Regulators Must Allow Crypto to Reform E-commerce | Opinion

Crypto evangelists tell us that crypto will overturn the global financial system. Crypto sceptics believe that it is nothing more than a Ponzi scheme. They're both wrong.

Instead of swinging between utopian and dystopian extremes, individuals, businesses and regulators should focus on what crypto technology can do now to improve our lives. It could, for example, provide a global, borderless and (almost) fraud-free transaction platform for e-commerce payments. This would deliver huge economic benefits, and humanitarian and development gains for remote workers in the Global South.

That would be a welcome alternative to the outdated online payment systems we have today, which are expensive, inefficient and often don't work across borders. After seven years running e-commerce businesses around the world, I know just how much impact instant, free and secure transactions could have—both for businesses and remote workers globally.

Services like PayPal and Stripe, while revolutionary at their time, are not fit for today's e-commerce world. The freezing of funds, expensive transfer fees across borders and difficulty accessing the traditional banking system is keeping many would-be entrepreneurs out of the game.

The polarization of the crypto debate is preventing us from recognizing its most realistic and beneficial use case today: facilitating easier online payments. While not world-changing, it would certainly be life-changing for small businesses and freelancers.

That's a bigger group than ever before. New business creation in the U.K. and the U.S. has gone through the roof, and many of these are e-commerce businesses. Yelp reported 516,754 new business openings in 2021, an 11 percent increase each year.

Many of those are online businesses. They are likely to be bound by the shackles of traditional payment providers like Stripe and PayPal.

Those shackles can be fatal. As an e-commerce expert, I have worked with many businesses who have had their accounts frozen for opaque reasons, with little to no customer service.

And when those platforms do work, they are expensive. PayPal has a 5 percent international fee. Payments also can take a week to be processed—too long if you are a freelancer in Manila or Dhaka who needs to buy groceries.

Crypto is designed to be borderless, with almost zero transfer fees (within, or across, borders). The "B-commerce revolution," or e-commerce based on blockchain, is already underway.

Sites like LaborX operate much like Fiverr or Upwork, however all payments are made through cryptocurrencies. For both the business and the freelancer, the traditional payment problems are overcome; funds arrive instantly and with a fraction of the fees.

A bitcoin banner
A banner (designed by artists Stacey Coon, Anastasia Sultzer and Nanu Berk) is seen during the Bitcoin 2021 Convention at the Mana Convention Center in Miami, Florida, on June 4, 2021. MARCO BELLO/AFP via Getty Images

All this will become even more vital as remote work, and the "work from anywhere" movement, become the norm. Traditional payment methods limit where a new business can employ or pay someone. Slow payments, high fees and capital controls mean it makes more sense to hire individuals domestically.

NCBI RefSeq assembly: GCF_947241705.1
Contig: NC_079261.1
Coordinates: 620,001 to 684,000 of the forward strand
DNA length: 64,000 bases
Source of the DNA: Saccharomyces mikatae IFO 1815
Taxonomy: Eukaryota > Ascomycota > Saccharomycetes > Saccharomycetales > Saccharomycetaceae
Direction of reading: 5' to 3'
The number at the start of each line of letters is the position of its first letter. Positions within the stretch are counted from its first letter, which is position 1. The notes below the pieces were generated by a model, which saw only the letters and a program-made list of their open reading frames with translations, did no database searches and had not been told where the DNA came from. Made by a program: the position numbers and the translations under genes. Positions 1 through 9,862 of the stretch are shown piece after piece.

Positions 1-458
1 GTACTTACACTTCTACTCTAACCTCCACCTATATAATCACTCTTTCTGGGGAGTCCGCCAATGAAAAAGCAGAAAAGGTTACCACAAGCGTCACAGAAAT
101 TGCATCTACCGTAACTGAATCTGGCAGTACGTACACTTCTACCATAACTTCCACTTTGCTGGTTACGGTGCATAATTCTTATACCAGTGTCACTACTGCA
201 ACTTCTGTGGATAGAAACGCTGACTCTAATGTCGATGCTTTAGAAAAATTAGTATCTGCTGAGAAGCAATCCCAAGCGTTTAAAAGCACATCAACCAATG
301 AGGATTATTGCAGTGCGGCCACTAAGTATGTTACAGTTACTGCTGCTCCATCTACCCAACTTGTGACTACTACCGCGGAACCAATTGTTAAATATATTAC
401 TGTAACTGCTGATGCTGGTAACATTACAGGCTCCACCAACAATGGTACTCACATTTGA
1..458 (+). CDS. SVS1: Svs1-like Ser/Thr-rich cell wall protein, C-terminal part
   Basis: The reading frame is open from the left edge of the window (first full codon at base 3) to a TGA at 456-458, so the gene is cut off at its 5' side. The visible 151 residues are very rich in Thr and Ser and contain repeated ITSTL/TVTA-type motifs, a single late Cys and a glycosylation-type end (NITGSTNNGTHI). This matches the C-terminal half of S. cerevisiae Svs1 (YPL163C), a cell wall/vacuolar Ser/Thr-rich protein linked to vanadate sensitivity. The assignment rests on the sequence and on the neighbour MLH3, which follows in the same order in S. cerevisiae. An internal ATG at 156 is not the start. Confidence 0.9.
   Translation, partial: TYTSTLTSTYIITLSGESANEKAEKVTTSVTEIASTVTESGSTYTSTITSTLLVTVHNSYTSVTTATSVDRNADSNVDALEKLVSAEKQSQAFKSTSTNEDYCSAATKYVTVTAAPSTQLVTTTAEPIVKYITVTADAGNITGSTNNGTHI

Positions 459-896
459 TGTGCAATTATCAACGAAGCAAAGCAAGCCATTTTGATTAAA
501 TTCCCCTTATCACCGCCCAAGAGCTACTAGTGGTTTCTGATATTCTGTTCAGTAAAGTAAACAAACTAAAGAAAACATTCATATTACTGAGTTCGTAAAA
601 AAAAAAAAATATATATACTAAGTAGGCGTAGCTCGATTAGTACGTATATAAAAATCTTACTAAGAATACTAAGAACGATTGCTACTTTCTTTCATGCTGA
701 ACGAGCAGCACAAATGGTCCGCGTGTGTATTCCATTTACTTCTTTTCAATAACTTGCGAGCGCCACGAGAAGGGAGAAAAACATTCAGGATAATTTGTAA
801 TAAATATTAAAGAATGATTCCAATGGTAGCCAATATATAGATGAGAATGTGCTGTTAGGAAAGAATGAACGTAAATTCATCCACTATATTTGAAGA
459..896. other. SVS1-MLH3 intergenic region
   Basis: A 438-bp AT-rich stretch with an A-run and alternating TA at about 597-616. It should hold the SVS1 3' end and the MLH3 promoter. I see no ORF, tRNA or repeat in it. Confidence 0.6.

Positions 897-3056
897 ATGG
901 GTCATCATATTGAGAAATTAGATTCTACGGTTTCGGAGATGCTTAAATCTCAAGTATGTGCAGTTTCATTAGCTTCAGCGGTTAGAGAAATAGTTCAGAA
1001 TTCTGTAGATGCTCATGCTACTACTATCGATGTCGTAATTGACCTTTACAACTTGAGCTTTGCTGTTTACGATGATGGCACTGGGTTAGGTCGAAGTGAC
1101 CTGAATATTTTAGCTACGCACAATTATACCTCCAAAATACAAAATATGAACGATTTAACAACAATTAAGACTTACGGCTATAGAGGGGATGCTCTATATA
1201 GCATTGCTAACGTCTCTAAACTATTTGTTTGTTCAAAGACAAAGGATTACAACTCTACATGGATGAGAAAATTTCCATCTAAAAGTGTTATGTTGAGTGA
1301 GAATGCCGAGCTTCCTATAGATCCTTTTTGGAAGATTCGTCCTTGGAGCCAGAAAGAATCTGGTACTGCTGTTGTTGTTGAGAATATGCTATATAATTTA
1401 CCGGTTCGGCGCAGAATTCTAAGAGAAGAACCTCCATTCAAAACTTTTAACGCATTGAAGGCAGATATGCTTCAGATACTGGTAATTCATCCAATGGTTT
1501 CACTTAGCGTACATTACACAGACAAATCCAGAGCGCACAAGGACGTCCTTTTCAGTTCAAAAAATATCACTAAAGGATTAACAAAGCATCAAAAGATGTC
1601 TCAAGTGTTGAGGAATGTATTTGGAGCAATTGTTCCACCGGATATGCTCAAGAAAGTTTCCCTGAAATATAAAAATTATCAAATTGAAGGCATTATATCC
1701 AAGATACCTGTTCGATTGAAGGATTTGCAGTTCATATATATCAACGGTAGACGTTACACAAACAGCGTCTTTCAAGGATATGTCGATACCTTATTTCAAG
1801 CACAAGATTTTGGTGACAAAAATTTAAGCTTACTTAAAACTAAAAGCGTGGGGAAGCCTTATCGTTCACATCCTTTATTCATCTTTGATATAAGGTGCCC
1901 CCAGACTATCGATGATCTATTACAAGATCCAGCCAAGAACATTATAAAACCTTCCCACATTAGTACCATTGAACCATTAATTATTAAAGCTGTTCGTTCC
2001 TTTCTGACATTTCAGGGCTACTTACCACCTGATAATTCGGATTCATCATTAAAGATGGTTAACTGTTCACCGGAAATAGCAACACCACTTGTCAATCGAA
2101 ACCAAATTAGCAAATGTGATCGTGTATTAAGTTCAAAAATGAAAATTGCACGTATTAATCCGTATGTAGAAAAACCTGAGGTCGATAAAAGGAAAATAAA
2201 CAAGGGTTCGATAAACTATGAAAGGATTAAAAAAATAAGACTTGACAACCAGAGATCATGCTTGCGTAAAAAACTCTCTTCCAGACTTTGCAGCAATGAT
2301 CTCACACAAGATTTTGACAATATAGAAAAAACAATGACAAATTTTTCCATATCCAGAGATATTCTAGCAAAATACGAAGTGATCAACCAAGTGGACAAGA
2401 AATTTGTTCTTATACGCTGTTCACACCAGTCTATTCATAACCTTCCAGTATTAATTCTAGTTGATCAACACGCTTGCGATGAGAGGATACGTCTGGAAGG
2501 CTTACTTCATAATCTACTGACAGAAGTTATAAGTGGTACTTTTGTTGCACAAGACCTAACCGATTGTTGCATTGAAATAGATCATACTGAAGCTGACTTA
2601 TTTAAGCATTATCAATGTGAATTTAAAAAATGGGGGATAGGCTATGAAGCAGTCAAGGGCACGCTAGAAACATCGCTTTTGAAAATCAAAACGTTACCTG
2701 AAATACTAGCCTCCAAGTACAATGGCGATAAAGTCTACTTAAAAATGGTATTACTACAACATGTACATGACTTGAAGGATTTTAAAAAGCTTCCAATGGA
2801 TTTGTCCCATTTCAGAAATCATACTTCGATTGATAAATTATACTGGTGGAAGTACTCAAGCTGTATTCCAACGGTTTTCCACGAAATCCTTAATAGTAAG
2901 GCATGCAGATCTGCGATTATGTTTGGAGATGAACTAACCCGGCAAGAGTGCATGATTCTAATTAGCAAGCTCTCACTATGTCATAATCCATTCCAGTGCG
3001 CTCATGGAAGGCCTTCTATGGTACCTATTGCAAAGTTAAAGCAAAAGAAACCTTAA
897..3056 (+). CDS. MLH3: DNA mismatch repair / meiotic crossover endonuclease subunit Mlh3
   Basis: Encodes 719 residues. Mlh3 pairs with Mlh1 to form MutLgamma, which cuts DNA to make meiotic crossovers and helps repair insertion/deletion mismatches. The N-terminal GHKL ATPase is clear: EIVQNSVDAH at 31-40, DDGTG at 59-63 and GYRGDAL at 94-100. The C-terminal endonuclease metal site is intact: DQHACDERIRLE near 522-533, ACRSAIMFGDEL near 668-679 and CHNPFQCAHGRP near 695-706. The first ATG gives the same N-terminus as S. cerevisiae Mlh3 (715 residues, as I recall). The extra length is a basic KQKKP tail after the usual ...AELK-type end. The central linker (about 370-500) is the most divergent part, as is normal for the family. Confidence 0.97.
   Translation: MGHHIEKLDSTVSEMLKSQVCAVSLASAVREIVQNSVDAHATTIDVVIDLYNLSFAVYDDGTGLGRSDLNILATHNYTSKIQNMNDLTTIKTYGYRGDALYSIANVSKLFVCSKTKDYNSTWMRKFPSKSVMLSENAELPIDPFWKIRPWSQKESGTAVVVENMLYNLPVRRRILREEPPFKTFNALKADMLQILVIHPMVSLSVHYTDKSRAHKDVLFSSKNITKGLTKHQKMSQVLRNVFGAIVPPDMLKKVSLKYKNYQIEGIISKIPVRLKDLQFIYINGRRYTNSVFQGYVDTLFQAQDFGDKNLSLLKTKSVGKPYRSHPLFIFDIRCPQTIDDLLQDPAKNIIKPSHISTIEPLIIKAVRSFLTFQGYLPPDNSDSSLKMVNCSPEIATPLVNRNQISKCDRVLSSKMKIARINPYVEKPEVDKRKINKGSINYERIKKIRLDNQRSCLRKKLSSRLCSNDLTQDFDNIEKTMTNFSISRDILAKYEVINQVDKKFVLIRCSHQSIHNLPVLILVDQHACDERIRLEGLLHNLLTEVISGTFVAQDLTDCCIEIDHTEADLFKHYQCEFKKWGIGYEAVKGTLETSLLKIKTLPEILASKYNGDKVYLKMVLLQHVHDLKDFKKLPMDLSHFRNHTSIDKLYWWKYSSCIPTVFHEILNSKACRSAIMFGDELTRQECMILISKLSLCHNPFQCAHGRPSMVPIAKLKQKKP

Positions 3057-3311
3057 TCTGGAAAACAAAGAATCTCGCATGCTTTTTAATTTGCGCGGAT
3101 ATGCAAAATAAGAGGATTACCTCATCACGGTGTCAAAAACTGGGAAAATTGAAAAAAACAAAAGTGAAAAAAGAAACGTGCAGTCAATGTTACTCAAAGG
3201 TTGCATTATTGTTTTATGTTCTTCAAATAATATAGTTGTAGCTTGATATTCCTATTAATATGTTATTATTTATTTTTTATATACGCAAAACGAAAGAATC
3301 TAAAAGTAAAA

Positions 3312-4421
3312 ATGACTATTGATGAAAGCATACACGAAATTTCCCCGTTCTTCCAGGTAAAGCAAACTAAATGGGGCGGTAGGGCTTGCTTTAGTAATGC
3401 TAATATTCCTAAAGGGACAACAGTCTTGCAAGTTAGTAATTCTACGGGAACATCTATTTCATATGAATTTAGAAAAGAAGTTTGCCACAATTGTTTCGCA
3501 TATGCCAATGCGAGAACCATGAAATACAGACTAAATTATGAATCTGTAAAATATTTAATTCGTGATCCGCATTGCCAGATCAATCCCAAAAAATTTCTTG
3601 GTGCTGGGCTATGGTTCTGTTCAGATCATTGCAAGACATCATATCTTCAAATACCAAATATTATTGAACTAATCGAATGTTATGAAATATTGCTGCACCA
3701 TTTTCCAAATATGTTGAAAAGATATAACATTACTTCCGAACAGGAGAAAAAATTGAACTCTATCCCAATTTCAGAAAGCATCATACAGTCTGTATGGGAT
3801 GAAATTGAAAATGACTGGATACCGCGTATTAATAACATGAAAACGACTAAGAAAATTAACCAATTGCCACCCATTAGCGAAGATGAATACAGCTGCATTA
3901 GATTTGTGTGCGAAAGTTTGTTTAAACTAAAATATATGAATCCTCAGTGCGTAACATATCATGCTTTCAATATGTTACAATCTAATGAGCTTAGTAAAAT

A crypto payroll could solve all this—if it becomes a mainstream, bonafide payment method.

Most of all, more crypto payments can revolutionize e-commerce in the developing world. Africa has seen an explosion of shoppers since the pandemic; Kenya and Ghana have both seen an increase of 79 percent in online purchases. By 2025, growing access to the internet has been predicted to contribute $180 billion to the continent's economy.

But 57 percent of Africans do not have a bank account, excluding them from the global financial system. They do have internet connections, however. With crypto payments, you effectively have an instant bank account; you don't need to walk dozens of miles to a local branch. This has the potential to create many new business owners and many more customers, simply through the power of decentralized payments.

Cryptocurrencies are by nature border-blind. This means that the businesses that use them will become so too. The indomitable rise of Kenya's M-Pesa, a mobile-based payment platform with over 14 million users, shows just how much global demand there is for bankless payments.

Just as PayPal ushered in a whole new era of online payments, cryptocurrencies could welcome in a new era of instant, borderless and cost-effective payments—especially in e-commerce.

That would be a win for the new wave of startups in rich nations, and the millions of solopreneurs and remote workers in the world's poorer places.

For us all to benefit, regulators need to see beyond the fear of the unknown, and focus on the upside. Twenty years ago eBay's "decentralized e-commerce" seemed like the Wild West, and a danger to consumers. It was allowed to grow and develop.

Today, crypto's "decentralized finance" seems just as scary, especially when its biggest fans claim that it will change the world as we know it. Amazon and eBay didn't kill brick and mortar retail, but they did improve retail overall, in their own way.

We should allow crypto to do the same, before we decide if, and how, we regulate it.

Dominic Wells is CEO of Onfolio, a platform to enable investors to profit from online businesses.

The views expressed in this article are the writer's own.